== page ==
In Focus: The Denny Laboratory
Dr. Christine Ann Denny’s laboratory is interested in the molecular mechanisms underlying learning and memory. One important example of the work of the Denny Lab: the development of a novel technique to label the cells that encode individual memories in the brains of mice. Dr. Denny’s team genetically engineering a mouse line and have been able to indelibly tag neurons that correspond to an individual memory using fluorescent molecules. By then examining the brains of these mice, the researchers can identify how a number of conditions affect specific memory traces in the hippocampus. They have also been able to inhibit or excite these cells optogenetically (i.e., through the use of light) and show that they are critical for memory expression.
The Denny Laboratory is now using these mice to investigate what happens to individual memories in disease states such as in Alzheimer’s disease. By combining their unique genetic mouse line with disease mouse models, they hope to identify the altered memory circuits in these conditions and to figure out ways to manipulate them to improve memory. Dr. Denny’s team anticipates that these studies may halt, or even reverse, the process of Alzheimer's disease-related memory loss or cognitive ageing.
Denny’s group is also interested in understanding how rapid-acting antidepressants, such as ketamine, are able to prevent traumatic memories, improve mood, and decrease depressive-like behavior. Ketamine has been shown to be a rapid-acting antidepressant and have long-lasting effects in rodents and humans. The Denny Laboratory has identified a number of conditions in which ketamine improves behavior, and the researchers are interested in identifying the molecular mechanisms behind ketamine’s mood-enhancing effects. Current studies are aimed at utilizing ketamine or other novel prophylactic compounds in conjunction with the lab’s line of mice.
Dr. Denny and her group were prolific in 2018. Here we highlight some specific examples of her team’s recent major contributions to the research and the literature at the heart of cognitive and psychiatric memory disorders.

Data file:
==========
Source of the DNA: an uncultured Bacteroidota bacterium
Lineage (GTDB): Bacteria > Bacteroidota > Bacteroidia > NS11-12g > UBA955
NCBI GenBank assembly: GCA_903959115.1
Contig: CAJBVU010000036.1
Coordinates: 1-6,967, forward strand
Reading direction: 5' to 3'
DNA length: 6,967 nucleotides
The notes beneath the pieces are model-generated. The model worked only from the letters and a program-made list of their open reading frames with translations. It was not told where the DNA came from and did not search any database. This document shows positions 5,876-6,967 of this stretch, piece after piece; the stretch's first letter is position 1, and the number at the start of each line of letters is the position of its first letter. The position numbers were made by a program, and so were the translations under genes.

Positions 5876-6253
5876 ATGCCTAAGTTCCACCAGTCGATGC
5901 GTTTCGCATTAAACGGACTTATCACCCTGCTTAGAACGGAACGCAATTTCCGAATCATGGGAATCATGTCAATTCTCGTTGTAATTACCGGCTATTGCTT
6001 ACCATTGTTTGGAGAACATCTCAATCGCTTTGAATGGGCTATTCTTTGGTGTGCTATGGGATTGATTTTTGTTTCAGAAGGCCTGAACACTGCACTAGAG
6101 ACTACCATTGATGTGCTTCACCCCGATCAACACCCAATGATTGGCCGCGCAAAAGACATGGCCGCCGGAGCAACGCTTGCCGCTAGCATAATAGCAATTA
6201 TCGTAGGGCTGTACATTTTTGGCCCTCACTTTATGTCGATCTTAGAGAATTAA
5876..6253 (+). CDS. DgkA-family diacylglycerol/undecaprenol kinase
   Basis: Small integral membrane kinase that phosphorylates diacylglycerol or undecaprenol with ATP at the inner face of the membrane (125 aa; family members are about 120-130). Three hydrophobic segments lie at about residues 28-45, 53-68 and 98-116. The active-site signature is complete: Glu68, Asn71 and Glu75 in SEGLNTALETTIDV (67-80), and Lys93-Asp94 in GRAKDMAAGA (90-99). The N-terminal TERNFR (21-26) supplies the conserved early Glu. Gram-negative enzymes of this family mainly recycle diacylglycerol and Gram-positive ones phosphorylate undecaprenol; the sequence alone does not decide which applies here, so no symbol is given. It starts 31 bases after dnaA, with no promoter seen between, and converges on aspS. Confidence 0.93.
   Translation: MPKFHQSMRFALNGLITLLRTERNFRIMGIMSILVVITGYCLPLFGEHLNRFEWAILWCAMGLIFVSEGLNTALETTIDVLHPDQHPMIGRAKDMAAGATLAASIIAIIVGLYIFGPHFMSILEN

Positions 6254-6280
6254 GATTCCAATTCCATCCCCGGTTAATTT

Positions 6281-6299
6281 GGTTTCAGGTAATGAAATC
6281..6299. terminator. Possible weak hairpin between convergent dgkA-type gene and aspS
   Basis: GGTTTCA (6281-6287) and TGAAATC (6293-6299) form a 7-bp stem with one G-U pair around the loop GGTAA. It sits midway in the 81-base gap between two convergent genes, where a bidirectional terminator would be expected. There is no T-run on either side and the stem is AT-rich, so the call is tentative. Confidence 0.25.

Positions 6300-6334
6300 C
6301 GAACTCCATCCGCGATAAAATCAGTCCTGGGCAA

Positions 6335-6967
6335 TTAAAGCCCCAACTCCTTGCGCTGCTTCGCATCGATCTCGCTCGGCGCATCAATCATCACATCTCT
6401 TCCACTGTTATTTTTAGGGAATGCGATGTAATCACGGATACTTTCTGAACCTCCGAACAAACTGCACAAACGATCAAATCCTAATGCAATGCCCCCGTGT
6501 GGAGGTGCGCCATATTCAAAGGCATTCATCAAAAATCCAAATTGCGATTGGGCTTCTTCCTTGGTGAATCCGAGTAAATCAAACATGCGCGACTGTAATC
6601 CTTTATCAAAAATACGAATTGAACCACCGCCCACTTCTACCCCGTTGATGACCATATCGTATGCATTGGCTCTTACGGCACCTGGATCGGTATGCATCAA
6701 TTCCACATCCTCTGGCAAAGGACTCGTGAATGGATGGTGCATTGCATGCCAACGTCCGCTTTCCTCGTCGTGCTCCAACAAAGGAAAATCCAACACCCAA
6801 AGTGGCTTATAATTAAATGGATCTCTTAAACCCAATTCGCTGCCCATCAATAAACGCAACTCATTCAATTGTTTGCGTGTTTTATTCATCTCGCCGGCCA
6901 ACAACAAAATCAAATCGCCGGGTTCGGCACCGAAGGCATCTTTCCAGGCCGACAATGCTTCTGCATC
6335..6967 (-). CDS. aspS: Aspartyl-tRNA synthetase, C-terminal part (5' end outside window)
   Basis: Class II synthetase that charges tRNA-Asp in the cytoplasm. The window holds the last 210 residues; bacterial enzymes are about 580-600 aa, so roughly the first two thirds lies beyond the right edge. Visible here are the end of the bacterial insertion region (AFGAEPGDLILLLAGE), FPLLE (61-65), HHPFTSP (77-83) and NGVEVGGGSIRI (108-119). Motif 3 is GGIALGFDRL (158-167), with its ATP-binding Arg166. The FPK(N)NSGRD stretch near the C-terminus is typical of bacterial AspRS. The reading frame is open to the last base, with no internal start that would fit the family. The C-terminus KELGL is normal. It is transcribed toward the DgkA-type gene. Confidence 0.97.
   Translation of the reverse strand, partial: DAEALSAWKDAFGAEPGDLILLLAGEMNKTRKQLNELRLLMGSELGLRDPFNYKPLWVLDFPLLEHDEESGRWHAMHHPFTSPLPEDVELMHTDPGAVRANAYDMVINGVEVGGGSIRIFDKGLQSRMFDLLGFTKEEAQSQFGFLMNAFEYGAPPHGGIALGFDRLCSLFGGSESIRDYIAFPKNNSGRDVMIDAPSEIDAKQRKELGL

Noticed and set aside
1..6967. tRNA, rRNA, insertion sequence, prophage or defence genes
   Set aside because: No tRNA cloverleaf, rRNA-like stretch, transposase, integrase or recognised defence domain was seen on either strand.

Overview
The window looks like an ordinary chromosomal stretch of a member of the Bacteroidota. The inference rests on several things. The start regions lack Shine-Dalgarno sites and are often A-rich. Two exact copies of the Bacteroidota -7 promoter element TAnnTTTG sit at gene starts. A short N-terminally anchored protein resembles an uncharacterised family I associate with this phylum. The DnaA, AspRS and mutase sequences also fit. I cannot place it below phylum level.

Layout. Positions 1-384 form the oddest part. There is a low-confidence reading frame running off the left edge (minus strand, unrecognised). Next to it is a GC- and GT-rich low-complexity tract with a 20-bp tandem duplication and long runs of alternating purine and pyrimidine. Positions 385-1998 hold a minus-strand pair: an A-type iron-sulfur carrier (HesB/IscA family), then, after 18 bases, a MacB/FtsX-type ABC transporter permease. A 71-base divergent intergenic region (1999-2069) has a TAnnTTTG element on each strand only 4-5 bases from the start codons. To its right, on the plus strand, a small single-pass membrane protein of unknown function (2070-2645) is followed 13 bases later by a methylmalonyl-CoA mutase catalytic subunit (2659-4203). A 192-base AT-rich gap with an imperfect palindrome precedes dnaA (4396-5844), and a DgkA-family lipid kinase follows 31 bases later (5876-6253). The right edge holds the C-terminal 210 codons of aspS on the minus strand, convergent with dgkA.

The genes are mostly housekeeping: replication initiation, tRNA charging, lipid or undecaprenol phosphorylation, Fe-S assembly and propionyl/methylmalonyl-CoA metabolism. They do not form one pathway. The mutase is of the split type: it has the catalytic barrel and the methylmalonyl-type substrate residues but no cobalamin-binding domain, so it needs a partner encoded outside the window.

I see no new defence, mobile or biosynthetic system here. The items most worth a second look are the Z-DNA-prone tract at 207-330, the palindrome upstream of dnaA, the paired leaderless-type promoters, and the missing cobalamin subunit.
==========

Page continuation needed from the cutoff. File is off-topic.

A paper published in Scientific Reports in July describes an exciting innovation developed in a collaboration between the Denny laboratory and the laboratory of Michal Lipson, Ph.D. (in Biomedical Engineering). They created a new platform for micro-fabricated lenses that can be used as minimally invasive endoscopic imaging instruments. This technology vastly improves the existing, larger instruments by creating probes that achieve high resolution despite their tiny size (probes with a diameter that is only tens of microns). The smaller size of this new lens keeps the cross section made by the probe extraordinarily small, which results in a less invasive procedure. The Denny and Lipson Labs received a Research Initiative for Scientific Enhancement (RISE) grant to fund this work.
The lab has also made significant contributions to the fascinating research investigating how memories are encoded and stored in the brain’s neural networks. Using the aforementioned line of mice specially designed for the indelible labeling of individual memory traces, the researchers, led by Ina Pavlova, PhD, compared the different leading methods for whole-brain clearing and immunolabeling. These processes are necessary for actually making memory traces visible in the brain. The team concluded that one protocol in particular (CUBIC with Reagent-1A*) appeared to be the ideal method for visualizing whole-brain memory traces in the brain tissue of the mice studied. In line with this work, the Denny laboratory also received the Kavli Award to study how multiple memories are encoded and stored throughout the brain.
In 2018, the Denny Lab also advanced our understanding of the role that the ketamine could play in protecting against depression, and also in decreasing fear following stress. One such study, whose results were published in Biological Psychiatry, delved more deeply into the specific mechanisms underlying the anti-depressant effect of ketamine. In a collaboration with Alain Gardier’s laboratory and led by researcher Dr. Thu Ha Pham, the study found that ketamine and one of its metabolites had a common neurotransmission resulting in sustained antidepressant-like effects in mice.
Josephine McGowan, a graduate student in Neurobiology and Behavior and NSF Graduate Research Fellowship (GRFP) awardee, was lead author of another paper coming out of the Denny lab, published in Neuropsychopharmacology, that explored the metabolic changes that may underlie ketamine’s effectiveness for increasing stress resilience. Using a metabolomic platform, the team was able to identify metabolites in the brain and in the blood that may mediate ketamine’s long-lasting effects. Interestingly, the protective effects were seen only in mice subjected to stress, suggesting that the positive impact of ketamine injection interacted with the stress itself. In addition to highlighting the possible interaction between ketamine and stress, insights from this research provide new targets for future prophylactic development.
More ketamine-related research from the Denny Lab was published again in the journal Biological Psychiatry at the end of the year. The team had previously shown that an injection of ketamine prior to stress protects against depressive-like behavior and inhibits learned fear. In this new study they sought to pinpoint the possible mechanisms behind this phenomenon. The group, led by Alessia Mastrodonato, PhD, examined the brains of mice injected with either saline or ketamine to look for evidence of alteration in different parts of the brain. They were able to successfully identify the specific neural activity altered by the ketamine injection, providing more hope for future targeted intervention.